Mobile money in Haiti

Haiti, December 27, 2010

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  <span class="field-credit">
    Lisa Hoashi/Mercy Corps  </span>
    Nicholas Kristof helps us test new mobile technology, which Mercy Corps is using to deliver food aid to earthquake-affected families in Saint Marc, Haiti. Soon this mobile technology will offer Haitians a full range of financial services that they've never had before. Photo: Lisa Hoashi/Mercy Corps
  <span class="field-credit">
    Lisa Hoashi/Mercy Corps  </span>
    Mislande Lundy runs the Rosie Boutique (named after her daughter) in Saint Marc, Haiti. Mislande will be one of the first business owners in Haiti to use her mobile phone to sell her merchandise! Photo: Lisa Hoashi/Mercy Corps

Around 6:30 on Friday morning, I left Port-au-Prince with Nick Kristof, Sheryl WuDunn and their two teenage kids to Saint Marc, a seaside city about a two and a half hour drive north of the capital, to check out Mercy Corps' use of mobile phones to deliver assistance to earthquake-affected families. We all squeezed into one of Mercy Corps' 4-wheel drive vehicles, with me and Nick's daughter in the jump seat way back so we could all talk together about the day's activities.

We drove up to Saint Marc to meet with some of the 200 people there who are participating in Mercy Corps' Kenbe-La program, which will give them with $40/month for nine months to buy basic food staples (rice, corn, beans, oil). Nick was catching Mercy Corps' trial stage of rolling out a first-of-its-kind "mobile wallet" to Haitians in partnership with local mobile operator Voila and Haitian bank Unibank. Right now, we're just starting to use the mobile wallet technology to put the $40 on program participants' phones, which they'll use to purchase food at their neighborhood store.

What's a mobile wallet? Basically it's a service that will soon allow Haitians to use their mobile phones as bank accounts (a safe place to store money) and as debit cards (to make purchases in local stores).

A similar service called M-PESA is already a success in Kenya, giving more than 6 million Kenyans access to basic banking services through their phones. Mercy Corps' hope is that mobile banking will catch on in Haiti too, as few Haitians have traditional bank accounts, but more than 35 percent have access to a mobile phone. For poor families, bank accounts – especially savings accounts – are critical to improving their financial stability. Families with savings accounts have been shown to be more likely to increase their incomes and are less likely to fall ill. Helping get mobile banking started in Haiti has been one of Mercy Corps' key objectives since we arrived after the earthquake.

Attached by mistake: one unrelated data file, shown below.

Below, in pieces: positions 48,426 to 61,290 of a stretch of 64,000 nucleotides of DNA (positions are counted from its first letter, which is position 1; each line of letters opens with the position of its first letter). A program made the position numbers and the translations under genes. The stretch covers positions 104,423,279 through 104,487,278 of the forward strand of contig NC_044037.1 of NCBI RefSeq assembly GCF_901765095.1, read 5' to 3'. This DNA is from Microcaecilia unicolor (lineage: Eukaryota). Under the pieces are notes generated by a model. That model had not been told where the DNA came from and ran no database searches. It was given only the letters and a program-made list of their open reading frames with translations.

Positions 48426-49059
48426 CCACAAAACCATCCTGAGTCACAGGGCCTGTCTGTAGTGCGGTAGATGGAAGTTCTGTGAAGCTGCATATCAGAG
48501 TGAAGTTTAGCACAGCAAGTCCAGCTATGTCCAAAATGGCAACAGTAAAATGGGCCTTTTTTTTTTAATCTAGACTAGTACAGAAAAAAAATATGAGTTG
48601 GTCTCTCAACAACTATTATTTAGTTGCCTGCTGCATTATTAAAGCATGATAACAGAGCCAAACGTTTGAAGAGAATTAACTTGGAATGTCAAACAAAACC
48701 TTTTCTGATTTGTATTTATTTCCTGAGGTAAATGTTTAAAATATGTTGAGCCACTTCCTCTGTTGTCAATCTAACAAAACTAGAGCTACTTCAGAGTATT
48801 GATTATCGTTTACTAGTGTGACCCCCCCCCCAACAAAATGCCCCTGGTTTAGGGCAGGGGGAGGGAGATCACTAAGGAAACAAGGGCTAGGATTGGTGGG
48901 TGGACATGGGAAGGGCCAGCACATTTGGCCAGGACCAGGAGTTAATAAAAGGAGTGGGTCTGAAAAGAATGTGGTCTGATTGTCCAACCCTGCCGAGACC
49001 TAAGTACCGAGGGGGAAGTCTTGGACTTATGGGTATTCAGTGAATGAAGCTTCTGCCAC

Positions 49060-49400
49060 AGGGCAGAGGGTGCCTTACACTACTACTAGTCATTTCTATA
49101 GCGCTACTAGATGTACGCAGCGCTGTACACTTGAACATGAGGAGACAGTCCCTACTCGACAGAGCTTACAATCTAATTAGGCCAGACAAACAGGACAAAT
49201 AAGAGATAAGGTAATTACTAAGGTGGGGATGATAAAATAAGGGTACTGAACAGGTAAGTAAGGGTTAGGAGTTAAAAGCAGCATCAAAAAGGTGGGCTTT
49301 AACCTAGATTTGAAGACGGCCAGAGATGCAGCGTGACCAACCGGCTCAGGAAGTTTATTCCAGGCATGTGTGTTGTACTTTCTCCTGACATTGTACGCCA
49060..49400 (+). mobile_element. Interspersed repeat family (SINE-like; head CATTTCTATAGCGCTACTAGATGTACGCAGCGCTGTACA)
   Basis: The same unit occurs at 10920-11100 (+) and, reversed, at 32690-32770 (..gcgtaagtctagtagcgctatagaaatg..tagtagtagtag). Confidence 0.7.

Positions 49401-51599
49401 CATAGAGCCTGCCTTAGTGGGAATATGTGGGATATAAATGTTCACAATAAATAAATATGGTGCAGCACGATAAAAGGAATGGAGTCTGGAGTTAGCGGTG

Right now, most families lack a safe place for their money – storing it in a can or under the mattress. When they have extra money, they might buy a pig or other livestock, with the hope that they can later sell the pig or breed it to make more money. That's a savings account with interest in Haiti! The problem with a pig though, is that it can easily get sick or die, and it's also a fixed asset. If you have an emergency and just need $5, you still have to sell the whole pig for it.

In Saint Marc, we drove up a narrow rocky hillside road to the Blockhauss neighborhood, the turquoise sea below us. Nick spoke with several of the participants of our food aid program, who will receive their first $40 on their phones next week. We also met with Mislande Lundy, the owner of Rosie Boutique, a neighborhood store. Next week, she also will begin to sell food through the program using her mobile phone.

Standing between bags of rice, bean and charcoal in Mislande's small dark store – she has not had electricity in a year, she explained – program manager Kokoevi Sossouvi showed Nick how to make a purchase from Mislande using a mobile phone. The program uses USSD instead of SMS messages. It's like when you need to check your balance on your phone in the States and you might type in #646# to communicate directly with your service provider. That's how the mobile wallet works.

Nick typed in the code for "make a purchase," his PIN, Mislande's vendor number, and the amount of his purchase. The screen looked something like this: *123*PIN*5550*30#. Beep, be-beep, beep: a message came back to him with a unique code for this transaction. He told Mislande the code (let's say it was 4415) and so she typed in her own code for "accept purchase," her PIN, the transaction ID, and the amount. Here's what was on her screen: *456*PIN*4415*30#. Beep, be-beep, beep: Both receive a confirmation message. Nick's says he has paid Mislande's account 30 Haitian gourdes. Mislande's says she has received 30 Haitian gourdes from Nick.

I know that Nick is writing about his experience in Saint Marc, so I don't want to spoil it. But I can say that just a few days before I'd also tried out transferring money between our tester phones – and can vouch for the feeling of excitement when those messages come in. This is brand new technology for Haiti – and it's technology that we don't even have in the States because we have debit cards, and we have smart phones where we can look up our savings accounts using the internet.

In countries like Haiti, where basic infrastructure like electricity, roads and telephone lines is sorely lacking, modern technologies like mobile phones have powerful potential to improve the lives of the poor. Mislande may go without electricity in her store for a while longer, but soon she'll have access to a whole range of financial services allowing her to keep her money safe, help her to save, and give her the ability to deposit, withdraw, pay for bills and transfer funds to other people at her convenience.